Experiment and Let Yourself Fail

Perhaps the most important point in this post is the suggestion to experiment and to allow yourself to fail. Looking within yourself, exploring your interests, following a rabbit hole, finding creative inspiration; these are all concepts without material analog. There is no right or wrong way to express these concepts except according to your own aesthetic and process. You might come up with an image that, for some reason, doesn’t work. It might be technically sound, but it might not advance your concept effectively. You should allow yourself to be ok with that. Ask yourself why it fails. Discover what element would allow it to be successful in your eyes. Try a technique. If it falls flat, allow it to fall flat. Move on. Don’t get beaten down by failure. Use it to make your work better. I posit that if a technique or concept hasn’t yet failed then you haven’t explored it enough.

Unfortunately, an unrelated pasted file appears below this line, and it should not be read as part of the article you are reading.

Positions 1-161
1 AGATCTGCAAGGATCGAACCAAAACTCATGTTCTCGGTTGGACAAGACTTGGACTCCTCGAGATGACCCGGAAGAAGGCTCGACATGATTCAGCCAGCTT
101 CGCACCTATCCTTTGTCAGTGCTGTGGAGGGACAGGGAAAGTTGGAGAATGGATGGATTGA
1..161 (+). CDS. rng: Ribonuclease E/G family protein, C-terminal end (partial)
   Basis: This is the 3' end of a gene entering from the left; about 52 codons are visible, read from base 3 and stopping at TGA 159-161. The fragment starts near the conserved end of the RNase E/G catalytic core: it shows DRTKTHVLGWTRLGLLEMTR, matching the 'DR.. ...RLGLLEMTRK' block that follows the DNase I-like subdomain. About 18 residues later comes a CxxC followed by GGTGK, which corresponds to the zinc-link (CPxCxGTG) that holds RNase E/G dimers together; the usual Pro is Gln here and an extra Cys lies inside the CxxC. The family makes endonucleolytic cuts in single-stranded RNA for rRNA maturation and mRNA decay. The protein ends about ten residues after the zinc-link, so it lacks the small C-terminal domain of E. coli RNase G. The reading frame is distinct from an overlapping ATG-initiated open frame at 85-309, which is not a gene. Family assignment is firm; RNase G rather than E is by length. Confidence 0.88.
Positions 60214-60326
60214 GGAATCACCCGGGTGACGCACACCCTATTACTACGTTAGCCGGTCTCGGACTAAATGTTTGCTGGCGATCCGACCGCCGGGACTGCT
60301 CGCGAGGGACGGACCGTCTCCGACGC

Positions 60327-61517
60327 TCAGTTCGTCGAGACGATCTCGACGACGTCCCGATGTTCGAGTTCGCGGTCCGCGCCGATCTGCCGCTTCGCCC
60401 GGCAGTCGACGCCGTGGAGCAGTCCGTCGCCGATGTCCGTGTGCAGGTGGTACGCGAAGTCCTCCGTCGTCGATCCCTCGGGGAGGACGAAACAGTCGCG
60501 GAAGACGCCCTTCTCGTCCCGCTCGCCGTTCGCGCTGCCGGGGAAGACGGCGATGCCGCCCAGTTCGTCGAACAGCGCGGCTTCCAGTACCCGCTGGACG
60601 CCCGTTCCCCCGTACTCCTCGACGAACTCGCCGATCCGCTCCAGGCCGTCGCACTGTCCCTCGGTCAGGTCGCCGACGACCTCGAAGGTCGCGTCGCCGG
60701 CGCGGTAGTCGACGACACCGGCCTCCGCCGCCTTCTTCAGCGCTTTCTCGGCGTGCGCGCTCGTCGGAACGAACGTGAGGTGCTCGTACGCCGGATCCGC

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Break The Rules

As with essentially anything creative, putting together a successful personal project is all about problem solving. The beauty of a personal project is that the methods you can use to solve those problems are limitless. There’s nothing telling you to follow the rule of thirds, use adequate depth of field, or achieve perfectly correct color. The choices you make should be purposeful, unless you’re choosing to incorporate an element of unpredictability. Break the rules. Or don’t. Ignore everything above this line. Or don’t. Your personal project is exactly that, and no one can tell you how to bring it to life except you.